Do you remember reading any of these comics? What are your memories of early comic-books?
British Comics: Commando, Love Stories,
and All Girls
Evan Lewis has the links to this Friday’s Forgotten Books at his blog Davy Crockett's Almanack of Mystery, Adventure and the Wild West where you’ll find many interesting entries.
|Issue No.1, July 1961|
Last Friday, I took a trip down memory lane and relived the many hours I spent reading the Hardy Boys with my childhood friends. Not surprisingly, I took a few blog friends with me on this nostalgic whirligig. We shared the joys of reading the adventures of amateur detectives Frank and Joe, and Nancy Drew.
A week later, I am still in memory lane, pottering around in the library of my youth, shaking the dust from some more books, and comics, I read as a kid. Of these I have fond memories of three kinds of comic-books I read back then—war, romance, and young adult.
These comics had four common features: their pocket size, impressive cover art, black-and-white illustrations, and speech bubbles. Otherwise, the themes and stories were as different as Daredevil and Donald Duck.
Commando: For Action and Adventure (originally known as Commando War Stories in Pictures), published by D.C. Thomson and Company of Dundee, Scotland, since 1961, remains my favourite war comic-book, though there have been several offshoots the size of your palm.
The Commando comics, numbering more than 4,000 including reprints in celebration of 50 years in 2011, are usually set during WWII and feature stories of bravery, friendship, patriotism, nobility, defection, and cowardice. Most of the time the enemies are the Nazis and the Japanese, who are depicted as very evil, but it is not uncommon to see an Allied soldier and a German soldier becoming friends and risking their lives to save each other. In a typical scene one enemy soldier will carry the other on his shoulder and run to safety. In one particular comic, two enemy soldiers discover, in the thick of battle, that their fathers knew each other, as friends or foes I don’t recollect.
My favourite Commando comics are the ones where the battle plays out in a different war theatre, such as North Africa, the desert sands of
Arabia, or the battlegrounds of Indo-China.
Likewise, I have a preference for non-combat troops like the French and Italian
partisans who fought alongside the Allies.
There is no dearth of ideas for the storyboard and nearly every one of the 68-page comic-book seems real. The stories are fictional, of course, but they leave you wondering if the events really took place. The comics are known as much for their cover art in colour and black-and-white sketches inside as they are for the stories and their often exaggerated plotlines.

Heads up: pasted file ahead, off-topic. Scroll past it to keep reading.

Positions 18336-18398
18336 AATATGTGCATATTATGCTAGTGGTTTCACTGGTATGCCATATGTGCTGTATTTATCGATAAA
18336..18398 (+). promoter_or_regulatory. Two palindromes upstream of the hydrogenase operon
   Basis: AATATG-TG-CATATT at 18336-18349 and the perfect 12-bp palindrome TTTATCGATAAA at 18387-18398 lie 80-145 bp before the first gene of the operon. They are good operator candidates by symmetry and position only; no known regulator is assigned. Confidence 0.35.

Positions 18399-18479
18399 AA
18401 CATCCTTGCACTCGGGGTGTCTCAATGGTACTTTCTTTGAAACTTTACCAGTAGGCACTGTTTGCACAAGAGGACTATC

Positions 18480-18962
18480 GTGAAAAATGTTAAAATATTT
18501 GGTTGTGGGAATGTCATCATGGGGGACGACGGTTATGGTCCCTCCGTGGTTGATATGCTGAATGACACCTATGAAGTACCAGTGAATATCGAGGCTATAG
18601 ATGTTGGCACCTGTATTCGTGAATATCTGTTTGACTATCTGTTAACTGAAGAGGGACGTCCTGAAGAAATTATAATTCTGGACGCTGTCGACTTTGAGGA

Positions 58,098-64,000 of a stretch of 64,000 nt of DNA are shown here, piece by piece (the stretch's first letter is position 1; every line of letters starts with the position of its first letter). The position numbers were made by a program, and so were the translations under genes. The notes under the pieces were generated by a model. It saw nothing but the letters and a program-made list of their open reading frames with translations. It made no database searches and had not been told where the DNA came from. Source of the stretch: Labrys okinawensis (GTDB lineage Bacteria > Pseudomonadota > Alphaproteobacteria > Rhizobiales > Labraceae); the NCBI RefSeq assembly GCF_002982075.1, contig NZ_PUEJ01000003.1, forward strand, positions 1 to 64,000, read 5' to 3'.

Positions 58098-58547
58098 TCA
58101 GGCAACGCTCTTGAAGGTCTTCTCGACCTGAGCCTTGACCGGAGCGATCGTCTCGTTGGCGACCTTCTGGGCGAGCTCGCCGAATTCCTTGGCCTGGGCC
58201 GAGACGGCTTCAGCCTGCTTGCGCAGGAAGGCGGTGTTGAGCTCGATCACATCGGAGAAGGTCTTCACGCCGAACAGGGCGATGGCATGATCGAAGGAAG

Their popularity is evident in the continuation of the series over more than 50 years, new reprints in a size falling between a pocketbook and a regular comic-book, and omnibus editions. These modern-day Commando comics sell for Rs.60 (a little over $1) in
India. However, a few years ago, I
was fortunate enough to buy a big lot for as little as Rs.5 (almost free in
dollar terms), all original.
Unlike Commando, which I still read, I don’t have much recollection of the pocket-sized romance comics called Star: Love Stories in Pictures published by D.C. Thomson or Love Story Picture Library published by the Amalgamated Press, both British imprints. These romance comics also had covers in colour and illustrations in black and white. The stories and pictures were never erotic or vulgar and kissing was the maximum you could get out of a man and his gal. They were milder versions of M&B except they were in comic-book format.
D.C. Thomson, which used to publish the popular Beano and Dandy comics, also brought out a series of pocket-sized comics for young girls under the age of 16. These were known as Bunty, Judy, Mandy, and Debbie. In later years, some of these comics, Judy in particular, were merged with Emma and Mandy and it’s all very confusing. If I remember correctly, the comics were only titled as Bunty, Judy, Mandy, and Debbie and there were no real characters by those names.
The comics told stories about the everyday lives of teenage girls, their trials, their triumphs, and their glories, with a moral in the end. The all-girls comics were around until the 1990s and I think they have long ceased publication.